The slit lamp exam is a routine eye test and a part of a comprehensive eye exam. A slit lamp is a medical device that combines a binocular microscope and an adjustable lamp to produce bright light that lets the doctor see the patient’s eyes in 3-D. Doctors use the instrument to have a better view of the patient’s external and internal eye structures, including:

  • Eyelids- They work to keep the eye lubricated and protect the eyeball from foreign matter or injury.
  • Sclera- It is the outer white section of the eye made of tough fibrous tissue. It works to maintain the eye structure and protect the internal parts.
  • Conjunctiva- It is the thin, clear tissue covering the sclera.
  • Cornea- It is the transparent material that covers the iris and pupil. It works as the outer lens and helps to channel and focus light at the back of the eye. It also protects inner eye parts.
  • Iris- It is the colored portion of the eyeball and works to regulate the quantum of light flowing through the pupil by expanding or contracting it.
  • Pupil- It is the black area in the middle of the colored part of the eye. It is the opening that lets light enter and flow to the back of the eye.
  • Lens- It is positioned after the iris and works to focus light onto the retina.
  • Retina- It is the light sensitive spot on the back wall of the eye. It links to the optic nerve that sends the image to the brain.

Eye disorders can be challenging to diagnose in a general physical examination. An eye doctor uses the slit lamp exam to better assess and detect the disorders. 

Also Known As



The slit lamp exam can be conducted at the eye doctor’s office or the eye clinic by: 

  • an optometrist
  • an ophthalmologist

A slit lamp exam can help the doctor to diagnose and treat many eye conditions, including:

  • Injury to the cornea
  • Cataracts which are a clouding or an opacity of the lens and reduce a person’s ability to see clearly
  • Detached retina, an abnormality in which the retina becomes detached from its base
  • Macular degeneration, a chronic condition that affects the area of the eye that deals with central vision
  • Retinal vessel blockages which are obstructions in the blood vessels of the eye. They can result in a gradual or sudden loss of sight.

Preparation & Expectation

A patient doesn’t require any special preparation for the test. However, the doctor may apply eye drops to dilate the pupils during the exam. The patient may experience increased sensitivity to light for some hours following the test. Therefore, the patient should bring sunglasses and come with someone or make arrangements to be taken home after the test.


The patient will sit in front of the slit lamp and place their chin and forehead on the support. The doctor may apply fluorescein, a special dye, after the first look at the eyes. The dye washes away the tears and clears the eyes. It makes it easier for the doctor to examine the surface of the cornea. He/she may apply additional medication to dilate the eyes for a better view of the inner structures. He/she will administer the drug as an eye drop or use a thin paper strip to touch the white of the eye. It will take about 20 minutes for it to work.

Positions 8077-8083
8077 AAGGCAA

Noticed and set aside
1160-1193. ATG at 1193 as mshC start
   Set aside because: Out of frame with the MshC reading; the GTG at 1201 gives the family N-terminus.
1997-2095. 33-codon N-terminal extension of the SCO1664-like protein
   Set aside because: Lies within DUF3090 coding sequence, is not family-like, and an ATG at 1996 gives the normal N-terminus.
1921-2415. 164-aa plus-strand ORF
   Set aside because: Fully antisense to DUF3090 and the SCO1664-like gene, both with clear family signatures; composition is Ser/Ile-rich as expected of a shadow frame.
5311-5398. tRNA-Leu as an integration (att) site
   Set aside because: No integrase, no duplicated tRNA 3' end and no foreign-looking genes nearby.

The slit lamp is a versatile device that gives the doctor a lot of flexibility with the light. He/she can filter it with colors, widen or narrow it down, and increase or reduce its brightness to get different views of the eyes. By doing so, the doctor can focus on and carefully examine particular structures of the eyes and determine if there are any usual occurrences or abnormalities.

The doctor will begin by examining the front section of the patient’s eye. He/she will look at the skin around the eye for abrasions and skin disease, check to examine the eyelids for signs of infections and tumors, and the eye surface for abnormalities such as swellings and symptoms of illness or infections. Then the doctor will change the lens and conduct the exam again to assess the inner structures, including the retina and the optic nerve at the back of the eye. The doctor may use modern computerized gadgets that capture digital images to be able to track changes in the patient’s eyes over time.


The doctor can detect a range of conditions through the slit lamp exam. For example, if the patient is having macular degeneration or the degeneration of the blood vessels in the eye, the doctor can observe drusen. They are yellow deposits that can occur early on in the macula in age-related eye disease.
Other eye disorders the doctor can diagnose through the test include:

  • Infections
  • Cataracts
  • Inflammation
  • Bleeding in the eye
  • Retinitis pigmentosa
  • Damage to the retina
  • Damage to the sclera
  • Foreign body in the eye
  • Corneal injury or disease
  • Diseases of the optic nerve
  • A detachment of the retina
  • Increased intraocular pressure 
  • Disease or swelling of the middle layer of the eye
  • Retinal vessel occlusion, an abnormality that causes blockage of the small blood vessels close to the retina

The doctor should discuss with the patient the finding of the test immediately. Where the doctor suspects a particular cause of eye problems, he/she may give the patient a prescription or make a recommendation for further examinations to get a more definitive diagnosis. If the test results show that the patient may have a disease affecting other parts of the body, the eye doctor may recommend a medical check-up by a regular doctor.

Risks & Complications

A slit lamp exam is a safe eye test. However, the medications that dilate the pupils may have some side effects, such as increasing the internal eye pressure, which may cause nausea and eye pain. If a patient experiences any of these symptoms, they should see the doctor immediately.